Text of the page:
Of course, more school social workers and other school mental health professionals will help. De-escalation skills will help. Social-emotional learning curriculum will help. Improved security will help. But none of these actions will keep guns—some of which fire over forty rounds per minute—out of the hands of people, like Cruz, who have a long-standing, documented history of disturbing, aggressive behaviors. The above efforts—which are necessary for many reasons, not just to allegedly “prevent” mass murders in schools—will not succeed. We will again be relegated to hopes and prayers for victims and survivors.
This will happen because, as a nation, we don’t yet want to keep those guns away from people like the latest school mass murderer. A critical mass of our fellow Americans genuinely believes that school mass murders committed by troubled young people is the cost of the freedom that the U.S. Constitution’s Second Amendment guarantees them. They claim that good guys with guns will stop bad guys with guns, and fantasize that armed educators could somehow stop gunmen in schools. (We now know that the armed officer in Parkland didn’t even go into the school when he could have stopped the shooter.) They also claim that we need better mental health funding. We agree in principle, but must call B.S. once again: mental health state and federal budget line items haven’t increased. We see here an effort to reframe school mass murder not as a public health emergency, but rather as a matter of individual character flaws, family dysfunction, and mental health problems. Emphasis on how schools can prevent mass murders pile on even more blame, dressed up as “support” and “encouragement” for schools to become safer. We ignore obvious structural and cultural reasons why school mass murders happen, and obsess over flaws in individuals and their educators. Ironically, our choice of a “safer” path puts our students and educators in grave danger.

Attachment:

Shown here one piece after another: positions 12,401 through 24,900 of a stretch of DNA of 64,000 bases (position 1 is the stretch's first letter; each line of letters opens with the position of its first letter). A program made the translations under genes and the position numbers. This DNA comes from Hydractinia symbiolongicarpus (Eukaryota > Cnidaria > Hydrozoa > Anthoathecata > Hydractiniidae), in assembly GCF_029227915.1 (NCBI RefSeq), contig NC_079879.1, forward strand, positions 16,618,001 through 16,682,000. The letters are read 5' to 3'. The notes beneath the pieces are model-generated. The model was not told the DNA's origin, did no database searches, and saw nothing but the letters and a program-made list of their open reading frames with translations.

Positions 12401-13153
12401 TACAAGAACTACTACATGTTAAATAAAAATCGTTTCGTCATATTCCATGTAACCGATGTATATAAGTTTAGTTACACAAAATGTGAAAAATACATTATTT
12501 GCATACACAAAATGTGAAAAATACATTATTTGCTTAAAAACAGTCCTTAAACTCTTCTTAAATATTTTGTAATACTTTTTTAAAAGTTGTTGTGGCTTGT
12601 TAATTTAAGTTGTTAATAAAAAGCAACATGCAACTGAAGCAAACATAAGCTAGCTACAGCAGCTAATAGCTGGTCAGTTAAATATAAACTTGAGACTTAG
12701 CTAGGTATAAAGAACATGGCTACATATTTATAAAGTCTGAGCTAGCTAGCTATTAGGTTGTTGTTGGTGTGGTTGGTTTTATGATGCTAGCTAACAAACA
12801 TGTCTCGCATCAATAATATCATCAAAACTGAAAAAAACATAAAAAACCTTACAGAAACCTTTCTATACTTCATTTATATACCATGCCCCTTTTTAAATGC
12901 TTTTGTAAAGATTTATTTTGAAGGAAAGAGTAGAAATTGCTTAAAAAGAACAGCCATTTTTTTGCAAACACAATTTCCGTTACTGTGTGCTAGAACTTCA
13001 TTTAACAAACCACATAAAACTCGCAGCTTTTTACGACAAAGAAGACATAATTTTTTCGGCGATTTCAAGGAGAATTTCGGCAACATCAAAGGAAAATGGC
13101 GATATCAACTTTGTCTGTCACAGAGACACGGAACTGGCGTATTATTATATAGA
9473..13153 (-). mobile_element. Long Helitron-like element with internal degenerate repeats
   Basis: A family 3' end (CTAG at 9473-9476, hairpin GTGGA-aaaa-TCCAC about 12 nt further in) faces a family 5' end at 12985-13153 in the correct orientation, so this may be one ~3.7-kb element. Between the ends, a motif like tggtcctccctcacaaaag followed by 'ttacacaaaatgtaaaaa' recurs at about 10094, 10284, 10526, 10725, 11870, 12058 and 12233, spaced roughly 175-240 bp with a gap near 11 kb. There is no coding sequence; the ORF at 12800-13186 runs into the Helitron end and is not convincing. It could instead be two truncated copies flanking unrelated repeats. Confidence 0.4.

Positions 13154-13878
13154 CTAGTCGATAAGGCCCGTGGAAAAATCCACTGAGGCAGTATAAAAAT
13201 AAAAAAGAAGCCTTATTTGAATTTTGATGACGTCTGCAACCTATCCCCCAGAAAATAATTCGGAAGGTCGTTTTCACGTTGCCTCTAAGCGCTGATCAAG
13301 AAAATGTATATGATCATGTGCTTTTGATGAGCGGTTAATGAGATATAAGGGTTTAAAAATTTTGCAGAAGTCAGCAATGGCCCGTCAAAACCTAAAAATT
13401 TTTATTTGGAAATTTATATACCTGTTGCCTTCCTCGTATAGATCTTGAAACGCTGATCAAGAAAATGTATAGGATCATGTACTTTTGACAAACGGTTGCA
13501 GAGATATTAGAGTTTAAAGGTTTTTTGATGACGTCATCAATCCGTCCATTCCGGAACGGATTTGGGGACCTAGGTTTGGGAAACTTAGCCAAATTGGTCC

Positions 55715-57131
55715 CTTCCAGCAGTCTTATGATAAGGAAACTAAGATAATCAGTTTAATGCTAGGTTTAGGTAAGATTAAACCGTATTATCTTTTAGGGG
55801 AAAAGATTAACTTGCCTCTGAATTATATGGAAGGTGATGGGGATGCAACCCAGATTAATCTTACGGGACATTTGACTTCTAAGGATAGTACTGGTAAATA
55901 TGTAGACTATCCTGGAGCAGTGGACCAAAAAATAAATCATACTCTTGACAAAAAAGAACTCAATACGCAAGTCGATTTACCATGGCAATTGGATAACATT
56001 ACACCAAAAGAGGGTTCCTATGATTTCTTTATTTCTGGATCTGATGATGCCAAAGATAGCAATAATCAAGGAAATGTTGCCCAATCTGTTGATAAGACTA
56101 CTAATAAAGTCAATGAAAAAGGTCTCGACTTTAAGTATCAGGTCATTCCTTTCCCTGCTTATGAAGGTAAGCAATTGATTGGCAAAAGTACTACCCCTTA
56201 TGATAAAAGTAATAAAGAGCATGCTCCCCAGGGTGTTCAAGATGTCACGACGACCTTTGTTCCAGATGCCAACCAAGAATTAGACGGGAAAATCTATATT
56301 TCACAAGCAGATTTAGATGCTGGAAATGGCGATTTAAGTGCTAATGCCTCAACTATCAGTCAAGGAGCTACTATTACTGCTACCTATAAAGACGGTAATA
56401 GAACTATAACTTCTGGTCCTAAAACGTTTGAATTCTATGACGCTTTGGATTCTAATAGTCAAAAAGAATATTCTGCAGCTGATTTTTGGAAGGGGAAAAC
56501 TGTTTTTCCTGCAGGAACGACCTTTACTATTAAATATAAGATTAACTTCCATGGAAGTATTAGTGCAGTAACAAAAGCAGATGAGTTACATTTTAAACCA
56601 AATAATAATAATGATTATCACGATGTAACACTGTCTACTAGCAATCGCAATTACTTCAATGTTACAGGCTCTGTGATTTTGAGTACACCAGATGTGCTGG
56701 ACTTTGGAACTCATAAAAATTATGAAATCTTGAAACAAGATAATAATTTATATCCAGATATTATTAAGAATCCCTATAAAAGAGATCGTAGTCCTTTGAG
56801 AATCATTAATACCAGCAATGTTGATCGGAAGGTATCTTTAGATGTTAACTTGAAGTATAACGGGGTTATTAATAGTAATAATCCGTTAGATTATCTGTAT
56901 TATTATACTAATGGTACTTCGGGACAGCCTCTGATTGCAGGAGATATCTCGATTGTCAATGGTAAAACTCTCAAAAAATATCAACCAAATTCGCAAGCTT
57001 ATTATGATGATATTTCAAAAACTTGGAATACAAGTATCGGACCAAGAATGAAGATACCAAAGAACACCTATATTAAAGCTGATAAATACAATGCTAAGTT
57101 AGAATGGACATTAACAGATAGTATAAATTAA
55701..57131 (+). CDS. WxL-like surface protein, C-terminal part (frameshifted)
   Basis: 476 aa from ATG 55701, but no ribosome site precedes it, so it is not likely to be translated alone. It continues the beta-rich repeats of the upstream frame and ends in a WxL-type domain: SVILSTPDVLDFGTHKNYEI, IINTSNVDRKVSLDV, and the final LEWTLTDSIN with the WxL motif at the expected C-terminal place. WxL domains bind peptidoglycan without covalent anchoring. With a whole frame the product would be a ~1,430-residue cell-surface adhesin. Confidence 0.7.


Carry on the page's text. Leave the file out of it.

We also want to offer a global perspective on the structural problems in the United States that put students and educators in danger.
The U.S. comes in 50th out of 163 nations on the Institute for Economics and Peace’s annual rankings. In a ranking of countries from most dangerous (#1) to least (#163), we come in right behind China and El Salvador, and just ahead of Rwanda and Armenia. Meanwhile, where is Canada, a country with guns that are both widely available and heavily regulated? 156th. Ranked near Canada, we find Australia (#152), the country that decided in the mid-1990s to buy back weapons after a mass shooting and hasn’t had a mass shooting since. These rankings tell us that America is not exceptional at all here, just a middle-of-the pack, dangerous country. How on earth would our schools change this?
One powerful statement school students and educators can plan to make about how to make their schools safer is, ironically, to vacate them. On March 14th, and again on April 20th (the anniversary of the Columbine school mass murder), the National School Walkout (Twitter: @schoolwalkoutUS) will call young people and the educators to walk out into the larger community and to put the responsibility for stopping this madness where it belongs. It belongs with our politicians, and the people who elect them.
Kate Phillippo, Ph.D. is Associate Professor, Cultural and Educational Policy Studies School of Education, Loyola University Chicago Michael S. Kelly Ph.D is the co-editor of SSWN and Associate Professor at Loyola Chicago School of Social Work. Both of them were school social workers in the Chicago area for a combined 20 years.